As a dental student, we’re often not confronted with the importance of experience in business settings. My work history as a human resources professional gave me firsthand insight into the key leadership and management skills that I can use as a practicing dentist.
We receive many questions from new dentists about whether they should save for retirement or pay off existing student loans. While each situation is unique, we do always try to accommodate early retirement saving as much as possible. If you start early, you not only get in the good habit of contributing toward savings and retirement, but you have so many years for your contributions to grow. With that said, many new dentists are unsure of their options to save for retirement. Here are some of these options.
After I graduated in India with a Bachelor in Dental Surgery (BDS) degree, I got the opportunity to come to the United States. As I prepared my application for international dentist programs at U.S. dental schools, I shadowed and volunteered at dental offices and community dental clinics. Soon, I started working part-time as a dental assistant and eventually received my Certified Dental Assistant (CDA) certification and Registered Dental Assistant (RDA) license in California and started to work full-time.
For many of us, dentistry is a dream job. And for some, it’s a profession that lets us chase our other dreams.
Dr. T. Bob Davis saw dentistry as a chance to keep up with a childhood passion. He started playing piano as a kid, and his first memory is of watching “Goodnight Irene” and trying to play songs from the movie on a piano. Dr. Davis took lessons throughout high school and began recording albums in dental school.
You know how every chef movie has an aspiring sous chef who admires the head chef, but the head chef either doesn’t have the desire or can’t seem to find time to mentor the sous chef? In this regard, the dental profession is no different from the food preparation profession.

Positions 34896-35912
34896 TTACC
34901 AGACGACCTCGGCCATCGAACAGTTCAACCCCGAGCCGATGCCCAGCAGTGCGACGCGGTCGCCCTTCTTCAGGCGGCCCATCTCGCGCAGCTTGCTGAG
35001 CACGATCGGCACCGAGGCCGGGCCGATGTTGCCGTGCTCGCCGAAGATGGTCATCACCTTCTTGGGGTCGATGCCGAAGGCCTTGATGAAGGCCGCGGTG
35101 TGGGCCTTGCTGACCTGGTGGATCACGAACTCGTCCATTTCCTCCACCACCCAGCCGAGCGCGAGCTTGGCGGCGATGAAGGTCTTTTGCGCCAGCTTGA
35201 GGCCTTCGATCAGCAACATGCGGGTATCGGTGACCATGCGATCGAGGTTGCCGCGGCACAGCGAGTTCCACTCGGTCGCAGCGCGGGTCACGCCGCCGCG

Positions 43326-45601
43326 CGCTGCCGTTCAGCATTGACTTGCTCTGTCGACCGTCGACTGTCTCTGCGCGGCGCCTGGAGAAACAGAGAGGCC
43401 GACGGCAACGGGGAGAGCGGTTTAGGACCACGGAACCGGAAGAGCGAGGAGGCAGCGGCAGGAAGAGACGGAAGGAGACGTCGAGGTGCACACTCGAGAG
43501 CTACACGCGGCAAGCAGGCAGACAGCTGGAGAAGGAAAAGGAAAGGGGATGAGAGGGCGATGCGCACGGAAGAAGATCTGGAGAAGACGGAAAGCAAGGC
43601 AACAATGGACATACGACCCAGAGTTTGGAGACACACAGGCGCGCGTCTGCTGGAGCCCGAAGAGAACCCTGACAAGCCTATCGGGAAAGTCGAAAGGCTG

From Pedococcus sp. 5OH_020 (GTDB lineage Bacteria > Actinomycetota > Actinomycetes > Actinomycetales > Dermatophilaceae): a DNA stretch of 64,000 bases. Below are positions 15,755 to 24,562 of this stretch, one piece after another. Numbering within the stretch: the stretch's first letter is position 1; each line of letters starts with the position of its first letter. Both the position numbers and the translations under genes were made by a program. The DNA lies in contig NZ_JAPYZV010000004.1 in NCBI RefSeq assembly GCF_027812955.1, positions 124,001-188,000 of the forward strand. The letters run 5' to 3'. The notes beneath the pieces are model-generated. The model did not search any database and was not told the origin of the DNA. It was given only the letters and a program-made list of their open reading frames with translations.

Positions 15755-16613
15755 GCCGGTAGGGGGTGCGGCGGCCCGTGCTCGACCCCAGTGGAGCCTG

Everyone talks about mentor relationships. Some people have them, but would like more. Some people would like to find just one. No matter how you slice it, if you’d like a mentor, you will probably have to do something to initiate the relationship. So how do you go about creating a mentor relationship with a faculty or senior colleague?
Ask yourself this. What are the first word or words that pop in your head when you read…Apple? How about…Nike? Amazon? Netflix..?
Brands…they’re no longer what a company says they are…they’re what you and I say they are. So my question to you is this…
Every morning, I lead a “team huddle” in my clinic. The basic goal of the huddle is simple: to ensure that team members are prepared for the day’s scheduled appointments and procedures. However, the greater value of this huddle is that it sets the accountability framework for the day. Clear, measurable expectations are stated to our competent, diverse team of surgical technicians, nurses, dental assistants, receptionists and fellow surgeons. The team is encouraged to ask questions during the huddle to further clarify the plan for the day. All team members leave the huddle understanding what each of them must do to have a successful day.
Read on to find out what Dr. Hammer has been doing differently for better results…